A series of on-going reports from Tim
Cordell, with the expressed approval of the folks at Fort William Henry!
Your on-the-scene, AND behind-the-scene, companion!
Lake George has frozen over early this winter. From a half mile out on the lake ice I stand and look south at Fort William Henry. She sits there black and low, riding out the worst time of the year. What I am seeing and feeling is exactly what our ancestors saw and felt in January of 1757. The effect of this on me justifies, to my mind, the existence of Fort William Henry in our time.
My name is Tim Cordell and I have been invited by Rich & Elaine to submit reports from Fort William Henry. My correspondence will update you on the affairs of Fort William Henry as well as other local places portrayed in
The Last of the Mohicans. I am a featured storyteller at Fort William Henry, an associate of Bateau Below and a member of the New York State Archaeological Association-Adirondack Chapter.
In the fall of 1952 two men observed the mound of the long buried Fort William Henry. The land had never been disturbed. Fearing that a motel or other construction would cause the site to be lost forever, they decided to preserve it. The Fort William Henry Corporation was formed with the intent of rebuilding the fort. Harold Veeder and Alden Shaw saved an American shrine.
The original fort lasted 20 months. The rebuilt fort has lasted 48 years.
Recent archaeology in the fort courtyard has determined that the west barracks is slightly off of the original foundation. This was an exciting discovery because the archaeologists were uncovering undisturbed artifacts. What impressed me was the fact that I was seeing charred wood from Montcalm's burning of the fort. The fire was so intense that some of the bricks unearthed were distorted-actually twisted! This was the reality of the history that we read about and watch in the movie. No romance in this ground, rather, the stark evidence of the ferocity of the destruction.
When I give my talks in the fort courtyard I like to point out to my listeners that as we look out over the curtain walls we can see the land forms in the distance that are exactly what the garrison saw so many years ago: French Mountain to the east, Rattlesnake Cobble and Prospect Mountain to the west. From our vantage point no houses or parking meters disrupt the view. It works.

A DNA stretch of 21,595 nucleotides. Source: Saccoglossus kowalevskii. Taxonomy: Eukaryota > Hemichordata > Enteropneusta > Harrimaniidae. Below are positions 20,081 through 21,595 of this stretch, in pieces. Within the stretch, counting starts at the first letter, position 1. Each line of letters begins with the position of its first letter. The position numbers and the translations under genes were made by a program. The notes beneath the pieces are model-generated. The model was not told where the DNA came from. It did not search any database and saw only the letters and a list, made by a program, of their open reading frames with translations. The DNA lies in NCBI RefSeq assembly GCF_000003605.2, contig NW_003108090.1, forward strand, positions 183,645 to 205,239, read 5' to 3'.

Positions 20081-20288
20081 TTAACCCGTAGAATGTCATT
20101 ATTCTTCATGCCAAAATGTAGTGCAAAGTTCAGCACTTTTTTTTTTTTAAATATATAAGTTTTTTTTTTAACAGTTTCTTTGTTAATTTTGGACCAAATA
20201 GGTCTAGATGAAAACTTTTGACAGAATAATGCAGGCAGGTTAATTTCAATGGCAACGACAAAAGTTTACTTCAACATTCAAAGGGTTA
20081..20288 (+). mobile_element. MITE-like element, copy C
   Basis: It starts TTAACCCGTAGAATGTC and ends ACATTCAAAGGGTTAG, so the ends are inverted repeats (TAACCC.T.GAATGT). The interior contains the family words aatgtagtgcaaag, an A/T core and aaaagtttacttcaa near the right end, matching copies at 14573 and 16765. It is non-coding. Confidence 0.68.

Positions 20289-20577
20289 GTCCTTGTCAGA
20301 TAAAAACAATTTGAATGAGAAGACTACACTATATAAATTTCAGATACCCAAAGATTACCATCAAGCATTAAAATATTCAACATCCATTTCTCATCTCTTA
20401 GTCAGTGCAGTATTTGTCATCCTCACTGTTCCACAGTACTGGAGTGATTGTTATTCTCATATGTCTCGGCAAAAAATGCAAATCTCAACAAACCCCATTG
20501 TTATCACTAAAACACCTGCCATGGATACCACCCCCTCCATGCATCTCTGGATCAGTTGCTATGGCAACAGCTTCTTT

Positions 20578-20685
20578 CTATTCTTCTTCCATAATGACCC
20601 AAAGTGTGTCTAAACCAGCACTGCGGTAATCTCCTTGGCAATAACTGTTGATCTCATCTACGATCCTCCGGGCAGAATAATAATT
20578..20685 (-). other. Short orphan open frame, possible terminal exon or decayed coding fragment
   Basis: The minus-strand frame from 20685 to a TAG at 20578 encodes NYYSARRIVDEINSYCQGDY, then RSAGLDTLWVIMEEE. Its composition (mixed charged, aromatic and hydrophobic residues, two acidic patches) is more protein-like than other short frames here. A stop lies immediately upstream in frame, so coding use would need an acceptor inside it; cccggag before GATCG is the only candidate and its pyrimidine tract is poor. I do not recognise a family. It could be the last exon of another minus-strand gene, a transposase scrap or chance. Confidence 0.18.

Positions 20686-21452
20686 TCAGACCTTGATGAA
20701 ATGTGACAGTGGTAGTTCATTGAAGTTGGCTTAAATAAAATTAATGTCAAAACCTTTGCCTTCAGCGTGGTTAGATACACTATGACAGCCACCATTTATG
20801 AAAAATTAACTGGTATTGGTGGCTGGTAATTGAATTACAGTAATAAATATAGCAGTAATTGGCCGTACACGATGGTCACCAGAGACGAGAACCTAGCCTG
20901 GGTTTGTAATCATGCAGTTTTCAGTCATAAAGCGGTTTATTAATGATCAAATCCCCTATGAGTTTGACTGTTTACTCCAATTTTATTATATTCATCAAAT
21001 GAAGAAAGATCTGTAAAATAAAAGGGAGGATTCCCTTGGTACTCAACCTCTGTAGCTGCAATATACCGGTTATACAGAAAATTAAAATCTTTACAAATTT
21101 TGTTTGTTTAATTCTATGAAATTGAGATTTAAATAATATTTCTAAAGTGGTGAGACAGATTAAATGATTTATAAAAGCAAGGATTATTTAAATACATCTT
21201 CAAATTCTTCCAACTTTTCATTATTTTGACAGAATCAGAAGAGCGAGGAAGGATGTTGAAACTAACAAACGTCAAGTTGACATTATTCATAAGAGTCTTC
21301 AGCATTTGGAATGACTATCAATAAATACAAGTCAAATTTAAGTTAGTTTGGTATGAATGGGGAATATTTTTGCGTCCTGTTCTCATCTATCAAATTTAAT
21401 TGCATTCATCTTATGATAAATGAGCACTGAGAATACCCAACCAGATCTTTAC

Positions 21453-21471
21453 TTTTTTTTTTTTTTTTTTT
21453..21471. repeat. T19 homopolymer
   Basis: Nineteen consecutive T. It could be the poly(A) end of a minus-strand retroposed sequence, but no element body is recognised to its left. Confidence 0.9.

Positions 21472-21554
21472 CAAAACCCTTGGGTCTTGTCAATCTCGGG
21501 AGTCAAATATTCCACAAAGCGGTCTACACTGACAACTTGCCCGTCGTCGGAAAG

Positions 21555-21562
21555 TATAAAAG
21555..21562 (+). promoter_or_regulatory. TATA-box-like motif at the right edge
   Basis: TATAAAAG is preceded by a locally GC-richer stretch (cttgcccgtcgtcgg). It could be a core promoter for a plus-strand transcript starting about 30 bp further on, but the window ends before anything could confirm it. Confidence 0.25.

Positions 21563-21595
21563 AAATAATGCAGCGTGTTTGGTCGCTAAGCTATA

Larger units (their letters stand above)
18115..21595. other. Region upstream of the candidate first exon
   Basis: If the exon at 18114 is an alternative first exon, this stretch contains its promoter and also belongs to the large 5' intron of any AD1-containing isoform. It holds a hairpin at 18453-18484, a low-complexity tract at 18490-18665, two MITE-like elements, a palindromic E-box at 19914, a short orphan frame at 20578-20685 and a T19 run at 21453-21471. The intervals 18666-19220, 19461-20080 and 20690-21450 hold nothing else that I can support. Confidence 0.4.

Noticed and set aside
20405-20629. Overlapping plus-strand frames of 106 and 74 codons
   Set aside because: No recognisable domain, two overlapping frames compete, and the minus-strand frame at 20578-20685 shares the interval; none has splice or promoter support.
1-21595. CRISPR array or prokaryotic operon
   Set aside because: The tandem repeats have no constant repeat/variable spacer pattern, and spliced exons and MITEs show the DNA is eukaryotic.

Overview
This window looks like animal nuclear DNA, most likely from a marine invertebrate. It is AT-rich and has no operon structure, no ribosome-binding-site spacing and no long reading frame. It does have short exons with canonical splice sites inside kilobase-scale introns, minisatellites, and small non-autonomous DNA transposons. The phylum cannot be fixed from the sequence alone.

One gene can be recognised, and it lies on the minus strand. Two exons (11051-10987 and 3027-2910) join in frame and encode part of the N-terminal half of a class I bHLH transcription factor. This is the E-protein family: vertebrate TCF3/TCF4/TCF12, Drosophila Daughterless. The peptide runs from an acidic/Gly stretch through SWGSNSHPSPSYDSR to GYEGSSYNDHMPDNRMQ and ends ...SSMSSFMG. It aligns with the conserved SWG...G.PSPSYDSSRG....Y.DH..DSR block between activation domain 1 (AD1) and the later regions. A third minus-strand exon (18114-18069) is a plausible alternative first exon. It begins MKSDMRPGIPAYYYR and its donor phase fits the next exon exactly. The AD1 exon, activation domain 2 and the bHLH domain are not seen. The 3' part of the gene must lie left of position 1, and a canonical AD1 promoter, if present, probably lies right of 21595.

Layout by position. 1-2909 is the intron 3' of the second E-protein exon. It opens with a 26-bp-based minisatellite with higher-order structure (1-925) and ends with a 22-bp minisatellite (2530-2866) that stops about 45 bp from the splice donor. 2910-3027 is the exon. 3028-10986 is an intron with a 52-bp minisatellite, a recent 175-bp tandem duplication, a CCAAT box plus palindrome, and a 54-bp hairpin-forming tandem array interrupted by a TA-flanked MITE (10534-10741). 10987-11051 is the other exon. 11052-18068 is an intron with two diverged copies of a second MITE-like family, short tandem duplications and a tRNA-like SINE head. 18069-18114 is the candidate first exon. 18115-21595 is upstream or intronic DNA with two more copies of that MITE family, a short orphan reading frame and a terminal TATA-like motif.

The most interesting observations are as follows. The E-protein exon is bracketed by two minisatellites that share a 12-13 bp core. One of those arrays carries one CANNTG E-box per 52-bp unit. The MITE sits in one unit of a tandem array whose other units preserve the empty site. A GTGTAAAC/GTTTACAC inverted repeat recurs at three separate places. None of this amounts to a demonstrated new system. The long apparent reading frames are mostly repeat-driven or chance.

I visited Bunker hill a few years ago. It's a small grass covered knob on the side of a road. A large obelisk sits on top and when you look out from the "summit" you see thousands of brownstone tenements and a million people. I couldn't get a feel for the place as it once was. At Fort William Henry I most certainly can.
This New Year's Eve I was invited to a friend's house. We sat around, played Celtic music and had a good time. Outside there was a deep covering of snow and it was very cold. My friend's house sits just off of the Fort George Road and directly on what I believe is the massacre site. I mentioned this to the party guests and they appreciated it. So, in the new year, we toasted those who served and those who died literally beneath our
Happy New Year and warmest regards to all;
Lake George, N.Y. - January 17, 2001
Tim Cordell LEFT: During a belt axe demo -
RIGHT: Posing with one of his works, a Ranger portrait
THE FORT DISPATCHES:
FROM THE RAMPARTS ... FIRST DISPATCH - February
FROM THE RAMPARTS ... SECOND DISPATCH -
March 25, 2001
FROM THE RAMPARTS ... THIRD DISPATCH
- May 13, 2001
FROM THE RAMPARTS ... FOURTH DISPATCH
- June, 10, 2001
FROM THE RAMPARTS ... FIFTH DISPATCH - September 29, 2001
FROM THE RAMPARTS ... SIXTH DISPATCH - January 12, 2002
FROM THE RAMPARTS ... SEVENTH DISPATCH - March
FROM THE RAMPARTS ... EIGHTH DISPATCH - June
FROM THE RAMPARTS ...
- November 10, 2002
FORT WILLIAM HENRY ... The Siege & Massacre
FORT WILLIAM HENRY ... Digging for Clues
DEATH OF LORD HOWE
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